entitled the “Lighthouse,” “Liberty
Bell” and the “Statue of Liberty.”
A picture is to accompany each ar
The Naval Home provides a resi
dence for aged, wounded or helpless
Navy men who are unable to sup
port themselves.
Program to Include Business Ses
sion, Sightseeing Tour.
Going far away from the sight
and smell of the sea, delegates to
the National Association of United
States Naval Veterans are to’ meet
at the Claypool Saturday and Sun
Motto of the organization, which
chose this inland city as its conven
tion site, is “Keep up your naval
interest.” The program is to in
clude business sessions, entertain
ment, sightseeing tours, a visit to
the Veterans’ Hospital and me
morial services.
Competent Workmanship
Roy F. Chiles
530 Lemcke Bldg.
Miss Fern E. Jordan
jt? mBL
\ rrirqg) All This Week •
A.M. to 10 P.M. A Few of the Many
B our 9 s wee^ browse through Dramatic Features
this great store at your leisure! Get ac- That Await You!
quainted with our vast stock of fine quality
furnishings . . . see the many new features on
display in every department . . . compare our c _ ■
m , J,, . -r , SEV | EN a TH j FLOOR “ A handsome gift f or
w impressive values and the services we render you! And ... the paraae of kitchens
L__-_ „.L. • I_j* __ A non efficient modern, labor-saving interiors in
every home-maker in Indiana. LPpen eve- a wide choice of styles, colors sizes
Two Gifts nings until 10 p. m. for your convenience. civ-ru ciaad
. i . . , , MXTH FLOOR—Here are grouped din-
I mA\ Remember... this is not a sale, but Open mg suites in every style ... f rom the con-
I LJI lI 1C f—LJCJ ILb II r II £ . j . .j. |. I servative to the ultra modern. An unusu-
House tor all our triends in Indianapolis and ally fine collection of quality furniture
- A handsome gift awaits you on ' throughout the state. r,c TH cmOB T L
the Seventh floor . . . and a FIFTH FLOOR—Tea will be served In our
very practical one in the Down- . S
stairs Store! a they use for their parties.
t \ i v i • FOURTH FLOOR— 5-room Budget House,
Iy at Your Leisure newly furnished in livable modern. The
f • , from 10 A. M. to 10 P. M. color combinations, the clever new lines.
j give you many ideas for your own
JMp ,:X |,V q THIRD FLOOR—See how upholstered
V furniture is made! Rich, luxuriously com*
sortable, it pays big dividends in gracious
A r, l lT^->v. A living. Finest selection in the Middle
iJHlilii To Our Friends w “
11 : \ i-f- j k-> tL O \2UgL SECOND FLOOR—See the Scotsman af
lli 1 Wmm wU l T lilt? I his loom, making Royal Scotch Tartan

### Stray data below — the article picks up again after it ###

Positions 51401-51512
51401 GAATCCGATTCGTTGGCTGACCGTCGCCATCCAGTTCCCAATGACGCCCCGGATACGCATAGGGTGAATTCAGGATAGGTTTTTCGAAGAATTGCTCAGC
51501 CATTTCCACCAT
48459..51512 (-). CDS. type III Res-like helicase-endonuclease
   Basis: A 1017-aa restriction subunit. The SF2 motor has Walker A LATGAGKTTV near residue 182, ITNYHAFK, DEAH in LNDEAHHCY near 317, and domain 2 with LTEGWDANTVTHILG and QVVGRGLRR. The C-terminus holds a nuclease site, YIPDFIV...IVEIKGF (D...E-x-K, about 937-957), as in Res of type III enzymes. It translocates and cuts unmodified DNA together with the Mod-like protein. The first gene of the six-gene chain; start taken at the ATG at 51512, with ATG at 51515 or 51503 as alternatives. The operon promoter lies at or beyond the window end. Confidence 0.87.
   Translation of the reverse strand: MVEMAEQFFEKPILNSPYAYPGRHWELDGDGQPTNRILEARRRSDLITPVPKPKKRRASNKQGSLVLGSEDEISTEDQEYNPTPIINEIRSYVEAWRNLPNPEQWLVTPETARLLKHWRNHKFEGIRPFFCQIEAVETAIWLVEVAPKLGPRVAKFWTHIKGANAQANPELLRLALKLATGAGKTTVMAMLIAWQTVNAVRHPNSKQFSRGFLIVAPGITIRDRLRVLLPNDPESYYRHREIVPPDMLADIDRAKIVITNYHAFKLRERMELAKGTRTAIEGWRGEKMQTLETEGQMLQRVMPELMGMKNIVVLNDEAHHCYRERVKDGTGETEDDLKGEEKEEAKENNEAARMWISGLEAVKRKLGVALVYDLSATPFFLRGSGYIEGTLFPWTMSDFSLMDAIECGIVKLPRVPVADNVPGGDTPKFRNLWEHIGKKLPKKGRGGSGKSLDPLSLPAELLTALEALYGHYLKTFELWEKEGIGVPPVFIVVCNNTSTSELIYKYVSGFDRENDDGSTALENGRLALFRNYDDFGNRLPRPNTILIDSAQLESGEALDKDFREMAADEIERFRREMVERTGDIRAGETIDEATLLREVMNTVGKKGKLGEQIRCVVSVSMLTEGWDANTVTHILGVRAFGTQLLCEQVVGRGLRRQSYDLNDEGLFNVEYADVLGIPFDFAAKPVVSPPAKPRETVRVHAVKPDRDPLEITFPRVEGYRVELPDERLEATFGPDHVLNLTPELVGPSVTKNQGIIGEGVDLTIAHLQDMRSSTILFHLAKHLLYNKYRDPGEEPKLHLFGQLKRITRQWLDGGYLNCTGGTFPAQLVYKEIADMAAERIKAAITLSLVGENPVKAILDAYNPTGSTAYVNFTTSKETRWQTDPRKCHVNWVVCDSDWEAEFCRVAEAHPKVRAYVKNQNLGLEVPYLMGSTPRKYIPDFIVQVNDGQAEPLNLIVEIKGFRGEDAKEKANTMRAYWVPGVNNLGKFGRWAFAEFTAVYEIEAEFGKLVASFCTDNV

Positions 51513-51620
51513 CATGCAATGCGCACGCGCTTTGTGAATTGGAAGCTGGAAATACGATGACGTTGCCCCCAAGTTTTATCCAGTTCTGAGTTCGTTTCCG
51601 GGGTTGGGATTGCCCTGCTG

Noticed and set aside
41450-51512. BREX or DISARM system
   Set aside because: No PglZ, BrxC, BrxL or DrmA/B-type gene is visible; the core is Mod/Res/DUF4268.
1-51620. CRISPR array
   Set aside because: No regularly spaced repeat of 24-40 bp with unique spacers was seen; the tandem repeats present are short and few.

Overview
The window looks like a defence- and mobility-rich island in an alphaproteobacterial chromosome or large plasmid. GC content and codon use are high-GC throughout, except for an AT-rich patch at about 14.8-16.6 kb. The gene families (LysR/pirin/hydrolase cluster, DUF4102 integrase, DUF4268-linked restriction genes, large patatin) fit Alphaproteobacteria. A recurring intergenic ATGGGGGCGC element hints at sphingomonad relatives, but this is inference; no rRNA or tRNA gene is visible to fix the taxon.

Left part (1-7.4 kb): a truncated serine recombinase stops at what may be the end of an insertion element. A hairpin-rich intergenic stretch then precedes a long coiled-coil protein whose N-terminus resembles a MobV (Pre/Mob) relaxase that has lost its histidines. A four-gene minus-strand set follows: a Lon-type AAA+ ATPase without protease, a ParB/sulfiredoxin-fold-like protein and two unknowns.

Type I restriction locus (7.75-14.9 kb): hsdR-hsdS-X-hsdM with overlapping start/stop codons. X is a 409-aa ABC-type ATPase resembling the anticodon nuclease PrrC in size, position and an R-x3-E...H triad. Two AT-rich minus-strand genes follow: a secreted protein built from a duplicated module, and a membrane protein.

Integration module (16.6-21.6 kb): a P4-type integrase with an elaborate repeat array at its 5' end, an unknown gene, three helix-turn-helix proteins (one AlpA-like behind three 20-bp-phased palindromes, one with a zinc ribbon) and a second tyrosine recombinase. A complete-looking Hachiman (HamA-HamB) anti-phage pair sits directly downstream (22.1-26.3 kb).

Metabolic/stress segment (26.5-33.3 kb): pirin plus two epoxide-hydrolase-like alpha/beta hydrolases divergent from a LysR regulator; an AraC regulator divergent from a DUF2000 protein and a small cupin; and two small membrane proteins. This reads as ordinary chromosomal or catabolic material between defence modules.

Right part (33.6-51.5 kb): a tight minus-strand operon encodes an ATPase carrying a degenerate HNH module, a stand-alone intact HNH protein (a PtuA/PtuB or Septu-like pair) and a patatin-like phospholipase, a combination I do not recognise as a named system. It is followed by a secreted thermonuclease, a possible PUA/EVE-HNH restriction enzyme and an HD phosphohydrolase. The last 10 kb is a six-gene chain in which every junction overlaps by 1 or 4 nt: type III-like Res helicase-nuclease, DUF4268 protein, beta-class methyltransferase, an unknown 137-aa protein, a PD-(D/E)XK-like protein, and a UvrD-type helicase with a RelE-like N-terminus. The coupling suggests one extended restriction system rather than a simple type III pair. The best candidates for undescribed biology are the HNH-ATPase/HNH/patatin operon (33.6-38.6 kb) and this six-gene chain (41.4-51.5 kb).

18$ aSaill jN State! Rug ! These are grand for the Maple
j bkIBmkMI 1 j fv furniture you will see on this floor. And
|ST I ’ 11 > Y ou ma y drive In at don’t miss the bedding display.
I■]i 11 I E rij I y°ur convenience we are
i IMI I siil keeping Open House fom P""*""''v FIRST FLOOR —ln addition to the new
■ ; |lj Ip lufjffgj a ’ m ’ P* m - every \ rooms in the Drapery Section, the Electric
S,■ * 11 rfHI i s °{/ Appliance Department has many unusual
jjj | B | displays l|om the General Electric ’’House
——* * Ix—jl l-

$200,000 FOR
It’s Spring, and So Works
Board Members’ Thoughts
Turn to Paving.
Awarding of city street improve
ment contracts is getting to be more
or less routinebbusines s with the
Works Board these days.
Spring, of course, is the answer.
That's when the b"ard members’
thoughts just natun lly t'irn to
street improvements and other out
side activities.
Approximately $200,000 is to be
spent by the city this spring and
summer for improving streets.
The board last week awarded five
contracts • representing expenditures
of $32,000 for management and
equipment rental. They were:
Keystone-av (Project A)—3oth-st
to 34th-st, William D. Vogel,
(Project B)—34th-st to 38th-st,
J. N. Morgan & Sons, $4899.60.
Ritter-av (Project A)— P. C. C. &
St. L. Railroad to Pleasant Run
blvd, Columbia Construction Cos.,
(Project B)—P. C. C. & St. L.
Railroad to Brookville-rd, R. M.
Bowen Cos., $5099.75.
Noble-st—Michigan-st to Massa
chusetts-av, Hoosier Construction
Cos., $3206.
Belmont-av—Ollver-av to Wyom
ing-st, Union Asphalt Cos., $1867.50.
Prospect-st—Keyston-av to Van-
Goldie Pardo (left) and Verlin
Hershberger enact the leading roles
in the June ’36 senior class play,
“Captain Applejack,” to be pre
sented in the Manual Training
deman-st, Cooper Construction Cos.,
The board also made a request to
the Council for $3277 to provide pay
for five additional temporary in
spectors for PWA projects. If grant
ed. the inspectors are to be hired
for a period of seven months.
Pension Club Is to Meet
Townsend Club 2 is to meet to
night at 7:30 in the First United
Presbyterian Church, 22nd-st and
Park-av. Mrs. H. C. Moore, Indi
anapolis, is to speak.
High School auditorium Thursday
and Fridp.y. Miss Vivian Webster
is director.
Easter Parade—Cherry Blossom Tour
All-Expense Tour in Pullmans $68.50
Four d.iys in New
T nrk : Kndin City, Korkpft'llfr Center and N’BC Studios Two
days in Washington complete tours, including Arlington t’em
etery. Mount Vernon and .Japanese Cherry Trees. Covers all
necessary expenses (except meals in New York City).
Leave Indianapolis 1:45 p, m. (Southwestern Limited) April 11
* Arrive back home April 18
Full particulars at 108 E. Washington Street. Phone Riley 2442.
MARCH 30, 1936
1600 Hear Speeches, View
Play and Pageant.
When Greek meets Greek, they
celebrate Grecian Independence
Day. At last that's what leoo
members of the Greek-American
Progressive Association did yester
day when they met In Castle Hall.
230 E. Ohio-st. About 400 came
from other Indiana cities. Kentucky
and Ohio.
H. Pappannanolis, Pittsburgh,
grand chancellor, spoke, and Sheriff
Ray lauded the members for their
record of law observance.
A play was presented under the
direction of Gus Powell, with Miss
Angelika Poulakou in the leading
School children of Greek-
American parentage presented
songs, recitations and pageants. S.
Moshos directed.

xml | txt